Paddling down the Yukon River

Whitehorse offers spectacular lakes and mountains, a rich culture, and a thriving craft brewery scene.

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As we climbed aboard the canoe to paddle down the legendary Yukon River, guide Tom Dyers calmly offered us practical advice.


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“We paddle into the current at about 45 degrees and let it carry us downstream. If you come straight off shore, it can turn you around, ”he said.

We were in the heart of Whitehorse, just steps from where we met Tom at Up North Adventures, who had organized our day of canoeing. The river is central to the history and very existence of Whitehorse, a First Nations highway for millennia and a gateway to the Klondike gold rush just over a century ago. Once packed with paddle wheels, it is now celebrated by the 21st century city with a beautiful landscaped waterfront with walking paths and gazebos.

Upon reaching the territorial capital, my brother and I walked to the Yukon and wondered how we could get on a canoe. The current was particularly strong after record spring runoff that caused flooding in other parts of the territory – not whitewater by any means, but impressive.

As we pulled away from shore, we briefly wondered if a chilling dive awaited us, but Tom’s advice was effective. After a couple of paddles the current carried us gently north and we were on our way. It quickly became clear that the river was our friend. With virtually no turbulence, the Yukon took us without even the need for much paddling, other than driving.

“If you wanted to, you could fall asleep and the worst that could happen is that you bump gently against the shore,” said Tom.

Tom, a former RCMP officer whose career led him to positions in Ottawa, Alberta, and Yukon, chose to retire in Whitehorse and took a part-time job as a guide at Up North, allowing him to pursue his passion for the outdoors and get paid for it.


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“I am living life!”

Whitehorse has a lot to do in a small town, with a lively food scene and thriving craft breweries. But interestingly, this land of spectacular mountains and lakes, rich indigenous culture, and the latest accounts of the gold rush, attracts more foreign tourists than Canadians. Americans are the most common, mostly on the Alaska Highway heading to its northernmost state. But also Europeans, mainly Germans.

Hardy Ruf fell in love with Yukon when he first visited it from his native Switzerland in the 1970s. He returned several times on fishing trips before deciding in 1987 to quit his job as a certified public accountant and move in with his wife Trix and their three children. small in northwestern Canada to become a nature lodge operator. Over a few beers at a bar near Haines Junction, he learned that a place on Lake Dezadeash was for sale. Previously owned by Chicago interests, with rumors of possible mob connections, it had been vacant for a decade.

Hardy bought it, spent a year restoring it, and now the Dalton Trail Lodge offers cozy accommodations, both in the main lodge and in cabins like ours by the lake, along with hearty, delicious meals and guided fishing excursions.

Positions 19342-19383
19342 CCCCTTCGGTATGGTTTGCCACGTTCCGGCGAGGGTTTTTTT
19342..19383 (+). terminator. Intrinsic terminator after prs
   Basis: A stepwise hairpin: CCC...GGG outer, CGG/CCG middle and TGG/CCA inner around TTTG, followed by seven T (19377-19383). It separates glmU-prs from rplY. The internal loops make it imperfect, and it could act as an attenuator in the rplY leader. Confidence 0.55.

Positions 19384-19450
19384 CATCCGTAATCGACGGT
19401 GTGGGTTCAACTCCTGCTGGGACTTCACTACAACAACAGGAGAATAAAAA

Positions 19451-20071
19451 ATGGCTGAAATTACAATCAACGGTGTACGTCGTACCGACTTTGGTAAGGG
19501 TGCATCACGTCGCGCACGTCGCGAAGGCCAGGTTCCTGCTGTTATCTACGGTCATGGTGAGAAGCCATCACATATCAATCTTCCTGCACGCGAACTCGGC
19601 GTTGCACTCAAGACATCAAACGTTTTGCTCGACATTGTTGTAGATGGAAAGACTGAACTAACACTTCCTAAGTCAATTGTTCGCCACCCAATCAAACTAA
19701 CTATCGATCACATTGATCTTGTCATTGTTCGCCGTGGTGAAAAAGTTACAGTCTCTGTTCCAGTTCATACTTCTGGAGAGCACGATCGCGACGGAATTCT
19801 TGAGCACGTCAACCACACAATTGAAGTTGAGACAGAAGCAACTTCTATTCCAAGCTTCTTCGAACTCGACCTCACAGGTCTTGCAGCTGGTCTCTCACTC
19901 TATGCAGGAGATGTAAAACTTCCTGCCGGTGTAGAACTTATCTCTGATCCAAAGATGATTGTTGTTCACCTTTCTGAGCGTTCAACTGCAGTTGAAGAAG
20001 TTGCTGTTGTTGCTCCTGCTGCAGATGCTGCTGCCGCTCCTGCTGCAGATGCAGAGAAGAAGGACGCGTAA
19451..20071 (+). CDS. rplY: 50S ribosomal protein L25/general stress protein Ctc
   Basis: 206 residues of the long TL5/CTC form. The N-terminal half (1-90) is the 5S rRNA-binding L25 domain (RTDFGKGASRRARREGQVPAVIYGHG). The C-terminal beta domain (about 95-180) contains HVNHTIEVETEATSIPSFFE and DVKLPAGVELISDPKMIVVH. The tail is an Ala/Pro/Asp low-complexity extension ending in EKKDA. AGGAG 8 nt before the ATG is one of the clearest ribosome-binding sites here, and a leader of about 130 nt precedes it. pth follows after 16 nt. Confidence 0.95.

“I would have made more money if I had stayed in Switzerland, but I’m very happy with my life,” he said over a Yukon Gold beer at the Lodge’s bar.

Our guide Marek took us on a windy day to fish in nearby Lake Kathleen, with crystal clear waters surrounded by mountains in Kluane National Park. We welcomed the locked cabin in the boat as we bounced through the choppy waters to a spot Marek promised would be quieter (after we stopped to fish for his blown baseball cap).


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True to his word, we were able to comfortably catch lake trout, catching a few, including one that the Lodge’s chef expertly prepared for dinner.

This particular brand of deep lake fishing was new to both of them. We benefited from an informative introduction a couple of days earlier, further south on Tagish Lake from Charlie Widrig of Tagish Big Bite Charters.

Having grown up using small weights on our lines, it was a revelation to see him put a 14 pound (6 kg) “cannonball” into a downrigger, which in turn broke on our line to drive the lure into the depths. where the lake trout live. Charlie was constantly on the move, adjusting the depths, directing the boat to the best spots and yelling, “FISH, FISH” before my brother or I noticed we had a bite. Following his instructions, we twisted four to five times to regain tension, gave it a vigorous tug to break down the downrigger, then four or five more reels before another tug to set the hook.

On a cold, rainy morning in August we managed, (with great help from Charlie), to bring in half a dozen fish. We also appreciated your recommendation for lunch of the house specialty, breaded pork tenderloin schnitzel at the Southern Lakes Resort, where we were staying in a beautiful lakeside cabin.

The fishing, food, and scenery were fabulous, but Yukon also provided a memorable morning of storytelling, courtesy of Harold Johnson at Long Ago Peoples Place. Based on long interviews with elders, he recreated an indigenous settlement, where he shows the techniques of his ancestors to survive in a harsh climate.

While demonstrating a “dead drop” trap that was used to catch wolves, foxes, and wolverines, Harold recalled: “I once asked my grandfather, ‘That’s clever, who thought of that?’ ‘Children today!’ he said. ‘It came from the Creator’ “.

– Sean Mallen is a Toronto-based communications consultant and author of Falling for London-A Cautionary Tale. He traveled as a guest of Travel Yukon, who did not see or comment on this story prior to its publication.



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